This cleared the decks for him to fight less than eighteen months after his bout against Cormier. What better fight could there have been than against his other great rival in Alexander Gustafsson, the man who had pushed him furthest?
But then last week, the bad news started to come in again, because of course it did. Jones “had abnormal readings” in another test, and Nevada was unwilling to license him before an investigation had been made. So the UFC lifted and shifted the entire event, support staff, fighters and all, to Los Angeles.
The UFC is not unique among combat sports organizations in its possession of a checkered history, yet it’s hard to think of any single thing it has done which has looked worse, which has stunk quite as badly as this debacle. It’s hard to think of anything it has done as flagrantly cynical and as obviously rotten as screwing over its most loyal traveling fans and its own fighters to ensure that a convicted felon and drugs cheat can be transported to a state which is more conveniently lackadaisical about its strictures on PEDs, in order for him to boost their PPV revenues.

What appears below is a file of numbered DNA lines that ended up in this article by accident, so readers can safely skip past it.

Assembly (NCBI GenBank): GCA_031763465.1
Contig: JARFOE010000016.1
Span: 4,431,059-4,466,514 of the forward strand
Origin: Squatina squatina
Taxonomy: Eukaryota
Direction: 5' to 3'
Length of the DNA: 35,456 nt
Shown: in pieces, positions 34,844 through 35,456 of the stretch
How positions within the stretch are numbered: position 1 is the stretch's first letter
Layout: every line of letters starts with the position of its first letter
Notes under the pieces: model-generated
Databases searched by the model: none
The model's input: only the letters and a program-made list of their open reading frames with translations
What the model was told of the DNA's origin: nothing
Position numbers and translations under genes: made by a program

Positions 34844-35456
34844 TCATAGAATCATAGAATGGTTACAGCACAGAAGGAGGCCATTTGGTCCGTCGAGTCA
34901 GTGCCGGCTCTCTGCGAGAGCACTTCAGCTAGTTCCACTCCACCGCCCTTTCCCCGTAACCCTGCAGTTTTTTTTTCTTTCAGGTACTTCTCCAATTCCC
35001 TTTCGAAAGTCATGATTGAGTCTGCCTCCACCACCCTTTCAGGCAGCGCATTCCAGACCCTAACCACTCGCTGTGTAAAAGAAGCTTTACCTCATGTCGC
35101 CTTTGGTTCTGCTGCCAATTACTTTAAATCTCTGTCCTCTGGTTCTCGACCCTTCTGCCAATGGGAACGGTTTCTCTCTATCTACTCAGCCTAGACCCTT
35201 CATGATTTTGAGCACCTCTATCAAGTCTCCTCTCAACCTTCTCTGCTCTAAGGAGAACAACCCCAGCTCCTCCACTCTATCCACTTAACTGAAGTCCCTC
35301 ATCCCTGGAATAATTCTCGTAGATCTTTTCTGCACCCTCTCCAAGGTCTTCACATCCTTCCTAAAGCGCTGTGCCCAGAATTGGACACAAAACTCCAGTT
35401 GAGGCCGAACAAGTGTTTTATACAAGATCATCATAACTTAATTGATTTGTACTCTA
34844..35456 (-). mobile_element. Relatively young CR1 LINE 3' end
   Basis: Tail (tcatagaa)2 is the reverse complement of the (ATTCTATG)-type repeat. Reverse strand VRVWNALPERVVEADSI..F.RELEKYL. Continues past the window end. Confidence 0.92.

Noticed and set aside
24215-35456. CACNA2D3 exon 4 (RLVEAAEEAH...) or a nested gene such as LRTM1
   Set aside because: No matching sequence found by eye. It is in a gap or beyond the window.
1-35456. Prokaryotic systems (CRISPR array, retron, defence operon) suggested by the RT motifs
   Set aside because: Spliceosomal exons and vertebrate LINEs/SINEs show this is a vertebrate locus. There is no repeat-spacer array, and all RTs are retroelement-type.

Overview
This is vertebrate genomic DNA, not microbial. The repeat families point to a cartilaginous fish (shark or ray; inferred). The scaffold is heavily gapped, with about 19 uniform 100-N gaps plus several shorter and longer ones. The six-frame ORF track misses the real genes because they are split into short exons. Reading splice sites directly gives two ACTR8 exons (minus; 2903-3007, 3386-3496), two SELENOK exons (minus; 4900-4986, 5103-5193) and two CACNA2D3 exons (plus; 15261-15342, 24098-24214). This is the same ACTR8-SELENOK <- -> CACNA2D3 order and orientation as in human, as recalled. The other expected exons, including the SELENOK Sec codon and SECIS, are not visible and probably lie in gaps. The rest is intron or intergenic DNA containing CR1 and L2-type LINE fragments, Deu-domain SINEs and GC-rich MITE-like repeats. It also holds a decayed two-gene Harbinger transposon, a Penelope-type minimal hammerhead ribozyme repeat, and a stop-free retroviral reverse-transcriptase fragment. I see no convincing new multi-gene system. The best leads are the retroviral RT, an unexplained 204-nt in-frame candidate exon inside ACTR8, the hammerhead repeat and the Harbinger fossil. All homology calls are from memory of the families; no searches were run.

There were other solutions available, of course: the card could have been delayed, or rescheduled until the investigations were completed. Jones and Gustafsson could have been shifted to LA without the other fighters following suit. There were other ranked LHWs on the card- Ilir Latifi or Corey Anderson could conceivably have fought for the belt instead of Jones.